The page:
A new report outlines what requiring photo ID at the polls will cost the state and local governments and, thus, all taxpayers, as well as discuss the specific costs to individuals who currently don’t have identification.
A new report from the Budget & Tax Center on the proposed Constitutional amendment to require a photo identification at the voting booth provides preliminary estimates of the costs to state and local governments and, thus, to all taxpayers, as well as the specific costs to individuals who currently don’t have identification.
The cost of implementing a photo identification requirement could be $12 million if the state commits to providing a free identification option, which remains unclear in the ballot language. For individuals who are registered voters without identification, estimates show the costs could range from $18 million to $25 million, depending on factors such as travel times to DMV offices and wait times.
Some key points in the new report by the Budget & Tax Center, a project of the NC Justice Center:
- The costs to all North Carolinians could be more than $12 million. While details about what the state will mandate under this amendment are not available to voters, the proposal as written would require the state to fund additional staff and education efforts to implement the new law. The state would also face substantial litigation costs to defend an amendment that could be used to revive discriminatory voter restrictions similar to those struck down by the courts.
- These costs come at the expense of investments that build thriving communities. These costs come at a time when austerity provides little ability to absorb additional costs without raising taxes and fees or cutting other services. These costs will necessitate trade-offs for other state priorities such as addressing underfunded K-12 classrooms and hurricane relief.
- Voters in every community would be impacted by this requirement, with disproportionate impact to voters of color and in rural communities. For the more than 218,000 individuals in North Carolina who are currently estimated to not have acceptable identification, the costs of securing one could be a hit to family’s weekly budgets. A preliminary estimate of these additional costs to individuals is between $18.9 million and $25.2 million. These costs will be disproportionately borne by people of color, and, while individuals without identification live in communities across the state, costs are also higher for individuals in rural communities, where elections are generally more costly to administer and individuals will have to travel further to reach state and county offices.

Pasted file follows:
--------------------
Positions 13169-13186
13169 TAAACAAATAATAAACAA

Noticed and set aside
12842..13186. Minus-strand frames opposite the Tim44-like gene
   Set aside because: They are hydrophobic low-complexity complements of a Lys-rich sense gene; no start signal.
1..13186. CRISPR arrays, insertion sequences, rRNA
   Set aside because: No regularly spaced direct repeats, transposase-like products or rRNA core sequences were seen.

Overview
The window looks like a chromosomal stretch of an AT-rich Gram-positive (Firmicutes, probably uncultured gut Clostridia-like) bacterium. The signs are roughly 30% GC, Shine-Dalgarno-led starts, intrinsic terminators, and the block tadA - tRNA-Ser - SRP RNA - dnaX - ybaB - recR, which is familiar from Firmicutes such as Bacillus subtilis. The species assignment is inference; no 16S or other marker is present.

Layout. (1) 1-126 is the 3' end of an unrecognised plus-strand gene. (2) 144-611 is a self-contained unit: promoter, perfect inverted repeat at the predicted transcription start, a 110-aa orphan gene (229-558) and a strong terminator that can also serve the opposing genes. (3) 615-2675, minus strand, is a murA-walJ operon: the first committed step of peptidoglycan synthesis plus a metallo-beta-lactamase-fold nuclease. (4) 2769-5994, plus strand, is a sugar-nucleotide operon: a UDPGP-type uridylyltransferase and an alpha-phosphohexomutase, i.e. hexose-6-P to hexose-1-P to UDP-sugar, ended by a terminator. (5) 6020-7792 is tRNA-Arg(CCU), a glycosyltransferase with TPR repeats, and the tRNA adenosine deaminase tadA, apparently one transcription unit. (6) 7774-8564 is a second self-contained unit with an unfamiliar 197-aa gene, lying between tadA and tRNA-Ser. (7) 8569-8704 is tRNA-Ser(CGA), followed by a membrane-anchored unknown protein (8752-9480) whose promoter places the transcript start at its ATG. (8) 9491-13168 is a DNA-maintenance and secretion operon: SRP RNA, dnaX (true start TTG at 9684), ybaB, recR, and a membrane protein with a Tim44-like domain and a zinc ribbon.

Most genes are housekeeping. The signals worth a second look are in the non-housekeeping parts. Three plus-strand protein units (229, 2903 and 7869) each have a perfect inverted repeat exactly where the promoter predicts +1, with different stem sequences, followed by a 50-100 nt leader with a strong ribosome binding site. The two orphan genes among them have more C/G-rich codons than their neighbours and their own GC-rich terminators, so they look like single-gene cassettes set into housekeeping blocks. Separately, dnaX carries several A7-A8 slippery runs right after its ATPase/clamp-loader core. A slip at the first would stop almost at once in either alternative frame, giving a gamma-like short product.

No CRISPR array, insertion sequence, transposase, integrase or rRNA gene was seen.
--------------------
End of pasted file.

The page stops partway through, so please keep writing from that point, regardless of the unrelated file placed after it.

“The costs of an ID requirement at the voting booth are great and unnecessary,” said Alexandra Sirota, Budget & Tax Center Director and co-author of the report. “These costs will divert resources away from community and family priorities that strengthen our collective well-being in North Carolina and help us realize our full economic potential.”
For more information, contact Alexandra Sirota, BTC Director, at 919-861-1468 or firstname.lastname@example.org; or Mel Umbarger, Senior Communications Specialist, at email@example.com.
In case you missed it: Read the Budget & Tax Center’s earlier report analyzing an income tax rate cap amendment to the state Constitution with particular focus on the costs of such a move for the state and for everyday North Carolina taxpayers.
The nonpartisan Budget & Tax Center is a project of the NC Justice Center, which works to eliminate poverty in North Carolina by ensuring that every household in the state has access to the resources, services and fair treatment it needs to achieve economic security.